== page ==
Archive for the ‘World Youth Chess Championship’ Category

2015 Susan Polgar Foundation’s Nationwide Open for Girls and Boys

November 10, 2014

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Huge Chess News for California

May 8, 2014

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It’s official. Talented chess players from around the United States will be coming to California next February in order to compete in the 10th annual Susan Polgar Foundation’s National Open for Boys and Girls. Over $100,000 will be  awarded in prizes, which include trophies, computers, chess prizes and scholarships to Webster University.  In addition to these great prizes, winners of age appropriate sections will automatically qualify to play on Team USA at the 2015 FIDE World Youth Chess Championships in Porta Carras, Greece. To my knowledge, this is the first time in history that California has hosted a tournament which is an official qualifying event for the World Youth. Thanks to a partnership with the Torres Chess and Music Academy, this is also the first time that the Susan Polgar Foundation’s National Open for Boys and Girls will be played on the West Coast.

Event Title:  Susan Polgar Foundation’s National Open for Boys and Girls

Event Date: February 28 through March 1, 2015

Location: Santa Clara Convention Center (Santa Clara, California)

Prizes: $100,000 will be  awarded in prizes, which include trophies, computers, chess prizes, scholarships to Webster University and opportunities to qualify for the FIDE World Youth Chess Championships.

Tournament Format: 6 Round Swiss G/45 d/5. 9 Sections

Registration/Info: www.ChessAndMusic.com

 

 

World Chess Championship 2013: Preview 1 of the Anand-Carlsen Match

October 29, 2013

With the Anand-Carlsen World Championship Match just days away, I have decided to start posting some of my favorite games played by either Viswanathan Anand or Magnus Carlsen. Our first game is taken from the 2003 World Youth Chess Championships. In the gem below, a fourteen-year-old Magnus Carlsen drops the “hammer” on his fellow Norwegian.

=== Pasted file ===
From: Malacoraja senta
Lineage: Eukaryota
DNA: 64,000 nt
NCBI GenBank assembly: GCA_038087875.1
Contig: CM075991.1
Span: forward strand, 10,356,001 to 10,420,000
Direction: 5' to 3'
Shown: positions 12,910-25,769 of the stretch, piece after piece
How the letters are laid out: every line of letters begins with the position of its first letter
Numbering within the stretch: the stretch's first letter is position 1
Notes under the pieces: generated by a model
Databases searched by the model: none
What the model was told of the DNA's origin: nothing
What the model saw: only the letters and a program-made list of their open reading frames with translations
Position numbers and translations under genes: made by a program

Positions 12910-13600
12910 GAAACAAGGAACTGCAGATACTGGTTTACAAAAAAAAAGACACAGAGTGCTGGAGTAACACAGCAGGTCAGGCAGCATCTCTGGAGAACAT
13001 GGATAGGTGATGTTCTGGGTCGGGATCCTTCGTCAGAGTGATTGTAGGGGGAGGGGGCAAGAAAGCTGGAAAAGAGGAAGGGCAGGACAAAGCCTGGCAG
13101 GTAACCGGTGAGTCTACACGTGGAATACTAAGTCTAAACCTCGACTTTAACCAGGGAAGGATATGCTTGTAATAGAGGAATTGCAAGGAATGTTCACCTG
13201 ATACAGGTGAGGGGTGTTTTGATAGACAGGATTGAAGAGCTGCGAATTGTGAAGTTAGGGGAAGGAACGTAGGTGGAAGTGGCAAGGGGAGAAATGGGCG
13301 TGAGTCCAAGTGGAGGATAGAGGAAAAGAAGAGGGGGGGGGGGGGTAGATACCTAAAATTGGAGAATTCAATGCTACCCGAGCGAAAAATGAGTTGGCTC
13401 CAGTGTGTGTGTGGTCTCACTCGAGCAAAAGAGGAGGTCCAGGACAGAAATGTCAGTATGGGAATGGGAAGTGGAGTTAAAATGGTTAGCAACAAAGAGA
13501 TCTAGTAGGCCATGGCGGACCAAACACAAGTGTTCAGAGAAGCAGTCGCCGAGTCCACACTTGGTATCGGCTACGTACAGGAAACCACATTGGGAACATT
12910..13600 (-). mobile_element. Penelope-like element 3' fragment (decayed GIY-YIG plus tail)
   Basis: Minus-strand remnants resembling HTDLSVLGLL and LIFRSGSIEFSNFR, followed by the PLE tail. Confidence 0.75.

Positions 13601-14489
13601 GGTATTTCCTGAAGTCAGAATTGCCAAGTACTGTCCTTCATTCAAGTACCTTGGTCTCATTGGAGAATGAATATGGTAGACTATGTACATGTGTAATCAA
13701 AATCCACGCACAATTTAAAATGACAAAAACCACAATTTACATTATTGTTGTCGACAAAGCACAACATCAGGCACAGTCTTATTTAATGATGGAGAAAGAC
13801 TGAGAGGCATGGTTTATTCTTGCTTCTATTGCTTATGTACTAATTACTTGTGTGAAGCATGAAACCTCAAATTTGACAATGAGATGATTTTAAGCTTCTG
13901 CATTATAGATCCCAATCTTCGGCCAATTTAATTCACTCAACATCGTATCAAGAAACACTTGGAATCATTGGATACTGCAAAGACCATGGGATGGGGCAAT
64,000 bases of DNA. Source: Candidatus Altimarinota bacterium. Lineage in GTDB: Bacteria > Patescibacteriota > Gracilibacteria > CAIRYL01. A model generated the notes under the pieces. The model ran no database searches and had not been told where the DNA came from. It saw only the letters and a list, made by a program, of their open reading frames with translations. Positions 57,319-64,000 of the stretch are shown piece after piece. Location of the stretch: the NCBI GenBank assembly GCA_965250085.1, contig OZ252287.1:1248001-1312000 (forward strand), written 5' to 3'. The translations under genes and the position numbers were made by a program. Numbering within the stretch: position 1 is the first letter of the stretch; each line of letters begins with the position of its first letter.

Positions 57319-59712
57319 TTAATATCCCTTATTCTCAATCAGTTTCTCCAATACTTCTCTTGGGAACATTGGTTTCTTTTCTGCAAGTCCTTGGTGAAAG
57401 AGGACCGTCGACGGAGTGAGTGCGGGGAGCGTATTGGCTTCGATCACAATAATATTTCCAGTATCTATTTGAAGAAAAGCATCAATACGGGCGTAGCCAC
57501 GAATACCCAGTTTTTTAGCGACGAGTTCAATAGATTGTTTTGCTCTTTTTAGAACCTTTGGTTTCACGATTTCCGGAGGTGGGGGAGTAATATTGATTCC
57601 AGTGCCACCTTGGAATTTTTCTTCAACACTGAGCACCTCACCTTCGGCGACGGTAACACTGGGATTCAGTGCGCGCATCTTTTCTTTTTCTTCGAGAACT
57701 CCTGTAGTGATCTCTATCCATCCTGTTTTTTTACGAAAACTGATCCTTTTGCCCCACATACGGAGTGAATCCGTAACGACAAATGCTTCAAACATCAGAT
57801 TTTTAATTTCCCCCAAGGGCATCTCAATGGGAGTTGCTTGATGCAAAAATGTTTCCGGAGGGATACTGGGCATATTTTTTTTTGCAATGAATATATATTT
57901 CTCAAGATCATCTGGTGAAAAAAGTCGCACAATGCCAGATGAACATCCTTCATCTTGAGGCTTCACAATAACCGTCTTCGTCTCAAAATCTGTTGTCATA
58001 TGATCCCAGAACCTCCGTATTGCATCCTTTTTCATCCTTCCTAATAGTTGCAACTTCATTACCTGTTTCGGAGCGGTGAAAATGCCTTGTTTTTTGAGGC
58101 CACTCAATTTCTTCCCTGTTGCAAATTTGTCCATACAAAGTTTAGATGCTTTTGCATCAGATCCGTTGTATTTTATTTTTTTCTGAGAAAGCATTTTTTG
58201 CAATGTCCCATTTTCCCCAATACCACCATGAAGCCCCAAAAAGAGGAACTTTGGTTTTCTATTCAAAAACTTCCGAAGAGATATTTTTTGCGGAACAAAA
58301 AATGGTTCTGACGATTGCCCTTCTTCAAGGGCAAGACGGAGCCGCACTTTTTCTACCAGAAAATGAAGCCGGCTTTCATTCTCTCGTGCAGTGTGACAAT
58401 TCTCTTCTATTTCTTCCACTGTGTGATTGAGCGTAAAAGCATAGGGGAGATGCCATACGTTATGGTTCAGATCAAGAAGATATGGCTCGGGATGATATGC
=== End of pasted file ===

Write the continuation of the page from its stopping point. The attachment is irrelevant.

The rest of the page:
Black to move and win. (What did Magnus Carlsen play on move 17?)

Black to move and win. (What did Magnus Carlsen play on move 17?)

[Event “FIDE World Youth Chess Championship”]

[Site “Halkidiki (Greece)”]

[Date “2003”]

[Round “1”]

[White “Hammer, Jon Ludvig (NOR)”]

[Black “Carlsen, Magnus (NOR)”]

[Result “0-1”]

[Eco “B07”]

[Annotator “Chris Torres”]

1.Nf3 {Thus begins an exciting encounter between Norway’s two young superstars. I am sure Norway’s coaches were wondering why this had to happen in round 1}

d6

2.d4 Nf6

3.Nbd2 g6

4.e4 {Jon Ludvig Hammer has complete control of the center.}

Bg7

5.Bd3 O-O

6.O-O Nc6

7.c3 e5 {Magnus Carlsen strikes at white’s central advantage.}

8.h3 {Hammer plays a clever but slow move here. In doing so, he keeps control of the

Center and makes Carlsen’s bishop on “c8” a very difficult piece to develop usefully.}

Nh5 {Magnus Carlsen chooses to complicate matters after his opponent’s “slow” move.}

9.dxe5 {Hammer plays what Carlsen was hoping for. Better was}

( 9.Nb3 Nf4 10.Bxf4 exf4 11.Qd2 {

Jon Ludvig Hammer would still be controlling the center, his king is castled

and his rooks are unified(the rooks can “see” each other.} )

Nf4

{Hammer’s center is fracturing and Magnus Carlsen’s knight has invaded his territory with initiative.}